There is one simple, valuable lesson I learned a few years ago that I think is applicable in just about every area of ministry.
Make all of your post-VBS plans pre-VBS.
This idea is not new. But for some reason, everything that needs to happen before event typically takes priority over all of the important follow-up tasks.
Truthfully, you can substitute that “VBS” part with virtually anything important. But the key idea here is not to let the momentum stop when VBS ends. When you make a plan before you’re completely “over it,” this year and next year’s VBS will be better.
Here are some items to put on your post-VBS to-do list:
- Plan VBS Volunteer Appreciation – gifts, party, notes. What will you do?
- Set VBS Debrief Meeting Dates
- Create a System for Making Notes to Remember for Next Year
- Create a Plan for VBS Evaluation and Feedback
Creating a Plan for VBS Evaluation and Feedback
Today, I’d like to focus on collecting feedback from families participating in VBS. I’ve seen a few people in our Orange VBS Facebook Group discuss or share their VBS Evaluation Forms. They’ve been very helpful!
For ease, we prefer to give a short survey that parents can fill out before leaving VBS on the final day. This timing is best, because the experience is in the forefront of the parents’ minds. If you prefer, you can create a digital survey to send via email or use a tool like SurveyMonkey, Wufoo, or my favorite Typeform to collect feedback.
Questions for Survey
Regardless of your method of sending out a survey or form, the real key is making sure that you have relevant and helpful questions. To create questions, start with your ministry’s goal for VBS. Then, craft your questions around that specific goal to determine your success and how you can improve for next year. An example VBS goal could be something like, “reaching the community and influencing a kid’s faith journey.”
Remember that your VBS Evaluation should make every parent feel like they are known and are part of your ministry family. Therefore, I would recommend steering clear of directly asking parents whether or not they attend or have attended your church on an evaluation form. Ideally, you’ll already know this information based on their registration information and your regular attendance rolls.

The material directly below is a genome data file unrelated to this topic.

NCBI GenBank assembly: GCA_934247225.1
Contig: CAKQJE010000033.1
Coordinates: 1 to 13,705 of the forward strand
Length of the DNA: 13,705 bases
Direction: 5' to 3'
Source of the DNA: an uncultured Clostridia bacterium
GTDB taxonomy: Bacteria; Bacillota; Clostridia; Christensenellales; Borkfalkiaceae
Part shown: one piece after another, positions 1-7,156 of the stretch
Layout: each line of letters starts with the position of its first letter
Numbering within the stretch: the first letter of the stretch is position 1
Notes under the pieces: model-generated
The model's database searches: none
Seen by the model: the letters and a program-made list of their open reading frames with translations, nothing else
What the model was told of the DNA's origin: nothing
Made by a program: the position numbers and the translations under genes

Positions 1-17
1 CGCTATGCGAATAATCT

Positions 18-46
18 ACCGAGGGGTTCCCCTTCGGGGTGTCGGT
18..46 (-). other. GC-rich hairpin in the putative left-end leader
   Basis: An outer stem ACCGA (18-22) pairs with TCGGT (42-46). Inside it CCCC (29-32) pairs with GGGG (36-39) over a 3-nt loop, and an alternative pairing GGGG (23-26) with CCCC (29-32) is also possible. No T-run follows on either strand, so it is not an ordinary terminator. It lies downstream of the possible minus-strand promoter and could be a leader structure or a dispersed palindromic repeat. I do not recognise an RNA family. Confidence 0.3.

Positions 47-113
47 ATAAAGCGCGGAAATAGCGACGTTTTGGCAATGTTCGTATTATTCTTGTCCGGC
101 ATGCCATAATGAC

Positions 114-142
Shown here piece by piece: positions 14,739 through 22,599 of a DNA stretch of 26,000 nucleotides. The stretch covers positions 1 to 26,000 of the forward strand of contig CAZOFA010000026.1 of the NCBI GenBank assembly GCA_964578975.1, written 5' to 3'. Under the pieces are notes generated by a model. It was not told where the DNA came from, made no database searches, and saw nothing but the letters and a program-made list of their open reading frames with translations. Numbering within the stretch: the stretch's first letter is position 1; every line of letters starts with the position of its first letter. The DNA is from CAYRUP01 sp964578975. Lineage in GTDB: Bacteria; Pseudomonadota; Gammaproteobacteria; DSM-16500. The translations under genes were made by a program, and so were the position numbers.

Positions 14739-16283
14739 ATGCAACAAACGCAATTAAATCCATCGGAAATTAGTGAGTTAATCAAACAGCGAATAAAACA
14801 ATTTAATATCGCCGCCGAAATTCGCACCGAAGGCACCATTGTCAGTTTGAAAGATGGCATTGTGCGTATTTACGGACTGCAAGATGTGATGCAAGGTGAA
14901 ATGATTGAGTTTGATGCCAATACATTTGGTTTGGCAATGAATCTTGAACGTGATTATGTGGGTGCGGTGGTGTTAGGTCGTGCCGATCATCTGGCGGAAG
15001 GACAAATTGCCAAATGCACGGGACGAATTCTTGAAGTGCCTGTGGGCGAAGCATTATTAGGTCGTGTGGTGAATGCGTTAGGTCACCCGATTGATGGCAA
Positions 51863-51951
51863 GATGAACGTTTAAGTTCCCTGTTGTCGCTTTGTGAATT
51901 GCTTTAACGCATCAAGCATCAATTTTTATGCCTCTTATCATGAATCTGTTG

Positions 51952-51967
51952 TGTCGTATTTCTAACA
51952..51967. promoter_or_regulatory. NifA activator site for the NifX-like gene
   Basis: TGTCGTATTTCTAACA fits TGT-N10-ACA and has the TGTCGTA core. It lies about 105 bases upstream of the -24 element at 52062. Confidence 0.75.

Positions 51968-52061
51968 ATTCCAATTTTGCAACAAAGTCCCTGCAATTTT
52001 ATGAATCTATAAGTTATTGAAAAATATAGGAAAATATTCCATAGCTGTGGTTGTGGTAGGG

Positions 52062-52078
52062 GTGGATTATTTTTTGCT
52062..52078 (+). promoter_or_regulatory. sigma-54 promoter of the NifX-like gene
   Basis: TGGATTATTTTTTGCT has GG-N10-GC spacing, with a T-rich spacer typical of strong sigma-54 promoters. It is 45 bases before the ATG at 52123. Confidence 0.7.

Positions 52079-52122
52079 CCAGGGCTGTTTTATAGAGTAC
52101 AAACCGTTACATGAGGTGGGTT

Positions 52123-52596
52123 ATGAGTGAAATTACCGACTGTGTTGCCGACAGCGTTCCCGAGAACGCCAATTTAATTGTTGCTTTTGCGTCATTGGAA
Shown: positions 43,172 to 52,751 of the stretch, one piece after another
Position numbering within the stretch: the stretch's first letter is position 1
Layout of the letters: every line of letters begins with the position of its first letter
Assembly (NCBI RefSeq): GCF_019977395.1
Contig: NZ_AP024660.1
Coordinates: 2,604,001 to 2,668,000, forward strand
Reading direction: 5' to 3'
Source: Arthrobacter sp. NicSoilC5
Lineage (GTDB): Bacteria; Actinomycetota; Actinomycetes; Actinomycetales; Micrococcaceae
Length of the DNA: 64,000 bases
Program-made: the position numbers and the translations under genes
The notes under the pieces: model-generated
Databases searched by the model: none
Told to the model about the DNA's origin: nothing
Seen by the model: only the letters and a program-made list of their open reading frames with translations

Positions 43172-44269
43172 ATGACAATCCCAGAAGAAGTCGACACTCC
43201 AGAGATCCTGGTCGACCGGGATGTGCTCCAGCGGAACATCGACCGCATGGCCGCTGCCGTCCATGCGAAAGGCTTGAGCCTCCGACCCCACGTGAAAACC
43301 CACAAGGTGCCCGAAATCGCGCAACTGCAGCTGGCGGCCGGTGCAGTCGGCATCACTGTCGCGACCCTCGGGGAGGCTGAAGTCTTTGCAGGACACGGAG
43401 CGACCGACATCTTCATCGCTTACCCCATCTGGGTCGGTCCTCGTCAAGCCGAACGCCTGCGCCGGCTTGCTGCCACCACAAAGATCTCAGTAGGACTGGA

Feedback forms can quickly become a place for negativity, and that’s definitely not the goal! A few questions that we ask in a very positive way are below:
- What was your child’s favorite part of VBS?
- My child(ren) enjoyed VBS and got a lot out of it. (Strongly Disagree, Disagree, Neutral, Agree, Strongly Agree).
**Be sure to leave space to explain!
- What is one positive experience your child(ren) had at this year’s VBS?
- Suggestions or comments on how to improve VBS in the future?
- VBS was well-organized and ran smoothly. (Strongly Disagree, Disagree, Neutral, Agree, Strongly Agree)
**Be sure to leave space to explain!
Well . . . I know that I said there were only five crucial questions for your VBS Evaluation Form. But I’m sneaking in a BONUS sixth question that I think you’ll really appreciate!
- Are you interested in volunteering for VBS in the future? (YES, NO)
That last question has been SO helpful for us in the past! We ask parents right there if they’re interested in volunteering for VBS in the future. Without any explanation or commitment, they can circle “yes” or “no”. It’s simply to gauge interest and get names for potential volunteering next year. The only catch is our evaluations are anonymous, so we have someone quickly scan the response to this last question as forms are submitted. Then, we get names and email addresses for anyone that marks “yes.” Our system ensures that parents know their feedback is still anonymous.
BONUS! The feedback you collect from these forms will often provide encouraging stories to share with your volunteers, team leaders, and other staff. Don’t miss this opportunity to share the positive comments and influence the team!
Reviewing the Feedback on VBS Evaluation Form
Now, for the next step in this VBS Evaluation process: reviewing the feedback. What do you do with all of the surveys or forms once they’re turned in? It’s easy to let these forms sit in a pile on your desk, but that’s not helpful. Let’s put a SIMPLE plan in place to make sure parents are heard, and we take their feedback to heart.
We generally do a one-touch sorting process. This means that we read the forms and put them into three different piles:
1) Feedback that is helpful for next year.
This category is pretty self-explanatory. These cards will immediately be transcribed into a document with ideas for the team to consider either at our debrief or at planning for next year’s VBS. Remember that this is a great way to make it easy to recall lessons learned this year when you begin working on next year.
2) Feedback that is helpful but should remain private.
The second category is a bit tricky. In my experience, we occasionally get feedback that is worth noting, but not anything to share with the team at large. It either calls out a person specifically or has the potential to hurt someone’s feelings. Again, this is pretty rare — but occasionally happens. These cases should be investigated further, if possible, and then addressed in an appropriate way.
3) Feedback that isn’t helpful.
The last category is for the suggestions that would take your VBS program off-track or away from the mission of your ministry. It’s important to have this filter in place, because your goal should always be the driving factor in your decision-making and planning process.
I know this is a lot of information, but you’ve got this! May your VBS planning be fun, fulfilling, and worth every second you put into it!
Remember, don’t press pause this summer…Press Play!